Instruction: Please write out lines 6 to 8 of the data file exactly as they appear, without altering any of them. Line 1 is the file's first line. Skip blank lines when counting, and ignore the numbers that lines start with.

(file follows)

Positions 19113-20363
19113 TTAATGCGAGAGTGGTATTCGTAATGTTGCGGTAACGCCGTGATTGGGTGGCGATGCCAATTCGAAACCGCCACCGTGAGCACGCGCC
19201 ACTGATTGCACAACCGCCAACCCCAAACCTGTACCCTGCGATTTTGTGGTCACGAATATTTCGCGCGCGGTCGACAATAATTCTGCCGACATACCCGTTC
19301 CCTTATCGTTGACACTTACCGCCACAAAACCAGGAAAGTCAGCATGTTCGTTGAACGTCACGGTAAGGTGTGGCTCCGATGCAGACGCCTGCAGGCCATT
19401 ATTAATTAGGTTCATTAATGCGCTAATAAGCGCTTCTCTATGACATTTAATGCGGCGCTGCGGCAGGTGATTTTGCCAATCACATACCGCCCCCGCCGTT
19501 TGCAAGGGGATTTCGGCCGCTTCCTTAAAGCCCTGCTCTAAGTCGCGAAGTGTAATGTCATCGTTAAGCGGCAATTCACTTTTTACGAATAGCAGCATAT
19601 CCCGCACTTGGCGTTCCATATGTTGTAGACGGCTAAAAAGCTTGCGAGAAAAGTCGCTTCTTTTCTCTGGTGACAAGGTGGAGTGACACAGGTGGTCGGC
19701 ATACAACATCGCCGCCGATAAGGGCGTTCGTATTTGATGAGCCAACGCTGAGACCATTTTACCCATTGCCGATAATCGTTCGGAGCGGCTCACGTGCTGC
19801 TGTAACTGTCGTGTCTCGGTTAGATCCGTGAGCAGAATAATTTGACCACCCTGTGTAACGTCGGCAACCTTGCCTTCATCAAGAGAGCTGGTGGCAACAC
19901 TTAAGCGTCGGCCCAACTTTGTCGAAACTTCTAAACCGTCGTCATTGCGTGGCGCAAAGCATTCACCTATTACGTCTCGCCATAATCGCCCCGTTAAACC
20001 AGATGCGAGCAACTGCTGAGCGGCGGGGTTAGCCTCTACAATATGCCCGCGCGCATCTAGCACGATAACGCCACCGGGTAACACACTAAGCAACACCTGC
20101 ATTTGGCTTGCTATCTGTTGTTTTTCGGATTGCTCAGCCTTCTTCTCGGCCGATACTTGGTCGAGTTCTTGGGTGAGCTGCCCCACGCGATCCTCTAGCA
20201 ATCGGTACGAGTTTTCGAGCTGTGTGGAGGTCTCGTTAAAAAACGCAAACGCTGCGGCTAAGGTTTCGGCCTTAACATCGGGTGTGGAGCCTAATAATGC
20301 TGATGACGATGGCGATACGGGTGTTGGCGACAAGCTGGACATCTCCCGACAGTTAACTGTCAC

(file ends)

19501 TGCAAGGGGATTTCGGCCGCTTCCTTAAAGCCCTGCTCTAAGTCGCGAAGTGTAATGTCATCGTTAAGCGGCAATTCACTTTTTACGAATAGCAGCATAT
19601 CCCGCACTTGGCGTTCCATATGTTGTAGACGGCTAAAAAGCTTGCGAGAAAAGTCGCTTCTTTTCTCTGGTGACAAGGTGGAGTGACACAGGTGGTCGGC
19701 ATACAACATCGCCGCCGATAAGGGCGTTCGTATTTGATGAGCCAACGCTGAGACCATTTTACCCATTGCCGATAATCGTTCGGAGCGGCTCACGTGCTGC